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What our expert thought of Losada Crianza, Bierzo

about this wine About this wine
Bierzo is quite a new name among Spanish reds.  The DO Bierzo was created as late as 1989, although the region has long been known for its Mencía-based wines.  Lack of official recognition meant that few producers could afford the short-term cost of replanting with trendier, more productive varieties, so the area became a treasure-trove of old bush-vine Mencía vineyards that are now recognised as the source of one of Spain’s best and certainly most distinctive reds.
Bierzo is officially part of Spain’s Castilla y León region, home to great Tempranillo-based reds like Ribeiro del Duero.  However, Bierzo lies in the far northwest of the region, on the border with Galicia, and its climate more closely resembles its maritime-influenced neighbour.  This suits Mencía rather better than Tempranillo.
Bierzo’s new-found fame has rested on its high mountain vineyards, planted on slate and granite slopes in the Alto Bierzo.  Winemakers from other regions recognised their potential and started buying these up in the late 1990s, producing fruity, floral and food-friendly reds that rapidly caught on.  The demand for Bierzo now exceeds the supply of these old mountain vineyards, so lots of new planting is taking place.
Lower-altitude vineyards on clay soil in the Bajo Bierzo continued to be ignored.  The pioneers of the Nineties had insisted on high-altitude vineyards, believing that the clay soils of the Bajo Bierzo were responsible for the low-acid pale wine traditionally produced in the region.  But in 2005 four winemakers ignored this received wisdom and started buying up neglected old-vine vineyards on clay soils which they thought showed exceptional promise, and so Losada Vinos de Finca was born.
They now own some 34 plots of old bush-vine Mencía, in both the Alto and Bajo Bierzo, and in 2010 were able to move from rented premises to a new purpose-built, gravity-fed winery.  It is unusual for a Bierzo producer not to use at least some bought-in grapes, but they firmly believe that good vineyard management is vital.  All their vineyards are worked entirely by hand and without chemicals, although not all are yet certified organic.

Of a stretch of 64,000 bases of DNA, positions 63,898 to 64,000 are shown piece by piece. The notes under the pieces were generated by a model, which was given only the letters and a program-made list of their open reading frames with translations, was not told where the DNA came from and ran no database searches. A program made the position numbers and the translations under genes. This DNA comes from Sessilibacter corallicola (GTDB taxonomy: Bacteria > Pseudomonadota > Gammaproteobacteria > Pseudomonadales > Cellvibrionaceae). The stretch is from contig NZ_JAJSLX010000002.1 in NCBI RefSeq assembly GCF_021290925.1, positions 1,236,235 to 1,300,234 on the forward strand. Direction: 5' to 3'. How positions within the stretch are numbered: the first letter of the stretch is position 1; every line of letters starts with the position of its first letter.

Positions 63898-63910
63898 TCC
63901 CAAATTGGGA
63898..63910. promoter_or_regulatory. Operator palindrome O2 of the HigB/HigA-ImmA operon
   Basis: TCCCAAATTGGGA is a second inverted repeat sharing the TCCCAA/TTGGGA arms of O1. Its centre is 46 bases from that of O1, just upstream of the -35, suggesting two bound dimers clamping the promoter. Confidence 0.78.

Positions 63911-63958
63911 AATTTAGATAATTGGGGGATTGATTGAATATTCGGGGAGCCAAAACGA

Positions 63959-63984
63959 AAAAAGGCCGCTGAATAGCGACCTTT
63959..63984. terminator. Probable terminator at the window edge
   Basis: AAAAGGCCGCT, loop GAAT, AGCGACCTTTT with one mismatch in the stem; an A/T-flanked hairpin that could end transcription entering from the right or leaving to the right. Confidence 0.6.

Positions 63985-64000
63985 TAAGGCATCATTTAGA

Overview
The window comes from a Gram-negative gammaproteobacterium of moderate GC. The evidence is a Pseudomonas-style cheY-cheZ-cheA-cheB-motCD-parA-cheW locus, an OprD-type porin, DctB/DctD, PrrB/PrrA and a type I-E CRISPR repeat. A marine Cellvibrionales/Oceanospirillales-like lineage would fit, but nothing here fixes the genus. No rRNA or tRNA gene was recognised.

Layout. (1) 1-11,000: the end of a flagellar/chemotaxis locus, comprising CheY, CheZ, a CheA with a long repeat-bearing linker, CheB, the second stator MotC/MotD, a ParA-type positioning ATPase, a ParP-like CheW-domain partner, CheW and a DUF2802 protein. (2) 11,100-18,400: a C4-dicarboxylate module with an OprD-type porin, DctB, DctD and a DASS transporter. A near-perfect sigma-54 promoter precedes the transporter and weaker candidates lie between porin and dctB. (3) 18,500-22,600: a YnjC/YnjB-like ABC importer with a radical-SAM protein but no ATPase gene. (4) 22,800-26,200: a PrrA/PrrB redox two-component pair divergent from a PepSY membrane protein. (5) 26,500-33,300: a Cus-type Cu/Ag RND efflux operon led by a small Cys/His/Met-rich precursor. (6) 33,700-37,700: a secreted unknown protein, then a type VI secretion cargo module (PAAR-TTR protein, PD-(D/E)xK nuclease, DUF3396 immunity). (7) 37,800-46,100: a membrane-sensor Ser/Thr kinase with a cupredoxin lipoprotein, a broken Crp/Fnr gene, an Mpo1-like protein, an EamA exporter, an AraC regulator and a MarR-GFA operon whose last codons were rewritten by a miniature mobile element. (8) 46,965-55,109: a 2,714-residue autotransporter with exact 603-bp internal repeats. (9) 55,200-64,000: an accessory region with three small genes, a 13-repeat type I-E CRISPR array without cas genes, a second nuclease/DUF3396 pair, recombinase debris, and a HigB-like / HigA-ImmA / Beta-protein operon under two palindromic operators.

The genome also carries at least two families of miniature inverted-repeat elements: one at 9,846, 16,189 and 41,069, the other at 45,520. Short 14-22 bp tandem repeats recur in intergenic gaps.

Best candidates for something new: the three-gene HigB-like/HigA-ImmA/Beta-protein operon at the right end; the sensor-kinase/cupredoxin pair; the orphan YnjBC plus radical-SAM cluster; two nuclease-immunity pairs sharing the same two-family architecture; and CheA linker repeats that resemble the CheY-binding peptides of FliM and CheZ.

This wine was produced from a range of plots close to their winery, at altitudes between 480m to 600m.  Some are on slate soils and some on clay, but all are old-vine - between 60 and 80 years old.  Each plot is hand-harvested and vinified separately, starting in early September for the lowest sites and finishing in mid-October for the highest ones.  Fermentation is in stainless steel, while malolactic fermentation takes place while the wine is aged for 12 months in a combination of second- and third-use French oak barrels.
the tasting The Tasting
This definitely disproves the notion that the clay soils of Bajo Bierzo yield pale wine!  It’s such a deep ruby that it’s almost opaque.
Mencía’s trademark floral scent is immediately apparent.  This has a full but fresh nose of roses, dark raspberries and herbs - especially rosemary.  Initially there’s also a note of dark chocolate, but with air that deepens into a savoury undercurrent of smoked meat.
The palate shows Bierzo’s typical fresh acidity, but those red fruits from the nose have darkened into juicy blueberries and blackberries.  The fruit is underpinned by savoury and mineral notes of blood and earth.  That smoke on the nose was probably due to oak but oak is hardly detectable on the palate, perhaps contributing some spiciness and a hint of coffee.
This is fairly full-bodied but not at all heavy; the 14% alcohol only shows up in the warmth of the spicy, black-pepper finish.  Stealthy tannins make an appearance here too; they’re firm but ripe, so it may take a few mouthfuls before you notice them.
Although this is clearly Bierzo, with Mencía’s characteristic floral nose and fresh earthy palate, it’s considerably deeper and darker than most.  Bierzo is often compared to Burgundy, or even Beaujolais, but this one has more in common with a northern Rhône Syrah.  That smoky bacon and black pepper is very reminiscent of a good Crozes-Hermitage.
I love the way this balances the traditional Bierzo virtues of freshness and fragrance against its density of fruit, tannic structure and peppery spice.  The very subtle oak treatment ensures that this wine retains Bierzo’s food-friendly versatility, while that scent combination of smoked ham and roses is irresistably Spanish.

Tasting notes

clear very deep ruby - almost opaque

Intensity medium+

Aromas floral (rose), red fruit (dark raspberry), herbs (rosemary), dark chocolate. With air, meat & smoke.

Development developing

Sweetness dry

Acidity medium+

Body medium+, but less than expected for 14%

Tannins medium+, but ripe and not immediately apparent

Intensity medium

Flavours juicy black fruits (blueberry, blackberry), blood/earth, v. subtle oak (spice, hint of coffee)

Length medium

Flavours warming and spicy (black pepper), delayed tannins
Other notes
Clearly Bierzo, but hints of Crozes-Hermitage too. Great balance, v. food-friendly.

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